The 2021 UN Climate Change Conference (COP26) in Glasgow is highlighting ambitious climate goals that will shape global policy and investment decision-making over the coming decade. Closer to home - and on a more functional level - individual organizations are proactively seeking methods to address their own carbon emissions, and this demand has created new opportunities for forest landowners to be compensated for providing an important ecosystem service: the storage and accumulation of carbon on their woodlands.
The presentation is timely, as new markets are emerging that pay landowners to increase or retain carbon in their forests via continuous tree growth, paid for by companies that either must (compliance) or want to (voluntary) offset their own carbon emissions. While forest carbon markets are still young — most began developing at the beginning of this century — private forest landowners have thus far been paid over $2.8 billion for carbon uptake and storage.
There are now two major markets for forest carbon: a compliance market and a voluntary market. Both markets require a detailed inventory of each registered forest to determine how much carbon is present, which is then used to model future forest growth and estimate how many credits (and how much money) can be generated by the forest.
However, forestland that participates in a carbon sale does not need to be contiguous. For landowners that have a long-term plan to harvest at or below the level of growth, this can make carbon projects a good fit with existing forest management plans and harvesting regimes. Currently, the most financially attractive programs are not accessible to landowners with less than a few thousand acres, but that is beginning to change as new programs emerge and carbon markets evolve.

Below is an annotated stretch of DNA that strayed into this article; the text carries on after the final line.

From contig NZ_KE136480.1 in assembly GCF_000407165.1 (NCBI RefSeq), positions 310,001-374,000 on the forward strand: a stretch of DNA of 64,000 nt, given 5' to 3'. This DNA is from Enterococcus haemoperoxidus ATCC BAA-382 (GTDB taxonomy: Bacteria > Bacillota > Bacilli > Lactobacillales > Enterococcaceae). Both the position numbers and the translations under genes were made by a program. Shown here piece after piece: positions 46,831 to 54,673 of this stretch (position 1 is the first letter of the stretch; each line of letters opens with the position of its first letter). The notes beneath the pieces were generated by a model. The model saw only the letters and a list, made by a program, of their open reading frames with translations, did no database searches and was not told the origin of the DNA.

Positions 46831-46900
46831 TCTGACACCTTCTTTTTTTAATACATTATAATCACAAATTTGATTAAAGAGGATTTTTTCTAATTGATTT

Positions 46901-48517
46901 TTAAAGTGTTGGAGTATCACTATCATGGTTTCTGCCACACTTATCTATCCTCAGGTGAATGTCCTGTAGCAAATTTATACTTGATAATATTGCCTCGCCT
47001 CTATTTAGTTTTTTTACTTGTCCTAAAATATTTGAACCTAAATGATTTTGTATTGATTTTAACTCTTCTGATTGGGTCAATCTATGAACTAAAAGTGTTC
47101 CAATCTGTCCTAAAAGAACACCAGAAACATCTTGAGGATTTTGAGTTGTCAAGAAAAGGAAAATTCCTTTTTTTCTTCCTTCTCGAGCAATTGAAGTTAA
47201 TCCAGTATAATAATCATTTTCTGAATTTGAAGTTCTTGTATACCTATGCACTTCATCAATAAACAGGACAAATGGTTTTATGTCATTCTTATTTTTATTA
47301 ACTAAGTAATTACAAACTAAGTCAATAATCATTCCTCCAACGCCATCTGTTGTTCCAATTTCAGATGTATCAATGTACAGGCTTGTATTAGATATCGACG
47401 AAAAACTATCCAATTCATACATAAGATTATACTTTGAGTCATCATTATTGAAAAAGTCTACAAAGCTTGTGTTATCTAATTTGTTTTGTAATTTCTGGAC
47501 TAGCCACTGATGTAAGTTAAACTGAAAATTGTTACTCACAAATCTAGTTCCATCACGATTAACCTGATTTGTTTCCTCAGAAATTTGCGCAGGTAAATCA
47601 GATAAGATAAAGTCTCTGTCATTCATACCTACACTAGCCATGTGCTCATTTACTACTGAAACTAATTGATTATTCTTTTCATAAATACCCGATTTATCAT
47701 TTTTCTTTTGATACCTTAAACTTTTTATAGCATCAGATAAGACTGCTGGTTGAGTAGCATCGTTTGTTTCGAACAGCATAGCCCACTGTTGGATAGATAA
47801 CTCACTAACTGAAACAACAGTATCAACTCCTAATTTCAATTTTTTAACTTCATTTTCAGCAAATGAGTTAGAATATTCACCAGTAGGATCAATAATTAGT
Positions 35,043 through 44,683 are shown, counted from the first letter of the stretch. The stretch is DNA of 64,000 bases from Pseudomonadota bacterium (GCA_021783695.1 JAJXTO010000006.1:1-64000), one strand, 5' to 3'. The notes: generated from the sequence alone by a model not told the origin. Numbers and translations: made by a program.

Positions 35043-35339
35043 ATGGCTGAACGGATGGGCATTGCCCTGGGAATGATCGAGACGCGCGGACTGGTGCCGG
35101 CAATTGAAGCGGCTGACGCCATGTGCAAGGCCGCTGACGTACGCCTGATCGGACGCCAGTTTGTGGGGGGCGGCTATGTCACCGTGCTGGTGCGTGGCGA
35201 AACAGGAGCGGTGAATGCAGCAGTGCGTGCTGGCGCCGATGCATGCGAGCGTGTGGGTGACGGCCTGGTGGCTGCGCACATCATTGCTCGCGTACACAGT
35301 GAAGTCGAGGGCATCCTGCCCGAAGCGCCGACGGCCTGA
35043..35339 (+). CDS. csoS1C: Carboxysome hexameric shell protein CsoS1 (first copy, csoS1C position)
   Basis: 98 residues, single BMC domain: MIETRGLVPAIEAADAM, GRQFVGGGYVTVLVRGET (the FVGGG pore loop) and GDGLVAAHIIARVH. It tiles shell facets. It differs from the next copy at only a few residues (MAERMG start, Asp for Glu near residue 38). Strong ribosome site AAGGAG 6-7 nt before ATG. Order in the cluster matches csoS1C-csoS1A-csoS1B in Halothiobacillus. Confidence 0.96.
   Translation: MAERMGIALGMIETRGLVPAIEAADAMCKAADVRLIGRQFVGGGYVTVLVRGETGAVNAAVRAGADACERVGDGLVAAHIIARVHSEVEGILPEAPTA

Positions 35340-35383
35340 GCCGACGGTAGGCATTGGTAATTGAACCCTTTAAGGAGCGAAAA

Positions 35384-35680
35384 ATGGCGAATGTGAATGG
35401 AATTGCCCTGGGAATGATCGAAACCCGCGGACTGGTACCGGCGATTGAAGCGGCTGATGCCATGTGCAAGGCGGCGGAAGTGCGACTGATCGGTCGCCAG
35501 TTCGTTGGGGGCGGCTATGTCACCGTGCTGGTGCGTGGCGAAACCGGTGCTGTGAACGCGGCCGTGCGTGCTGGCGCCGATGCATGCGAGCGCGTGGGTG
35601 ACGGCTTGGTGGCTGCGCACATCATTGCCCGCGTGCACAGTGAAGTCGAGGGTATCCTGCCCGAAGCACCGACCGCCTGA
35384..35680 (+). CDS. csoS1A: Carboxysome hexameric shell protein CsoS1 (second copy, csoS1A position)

In his presentation, Kingsley addresses some of the most common questions timberland owners have about forest carbon markets, including:
What are the different types of forest carbon projects?
What makes a good carbon project?
What carbon markets currently exist, and are more coming?
What impact could these markets have on the forest products industry and new investments in the future?
Kingsley’s presentation is available as part of a recording of the annual meeting, which can be viewed in the video below. (His presentation starts at the 20:35 mark and is followed by other presentations on specific forest carbon opportunities.)
You can also view the slideshow without hearing the full presentation.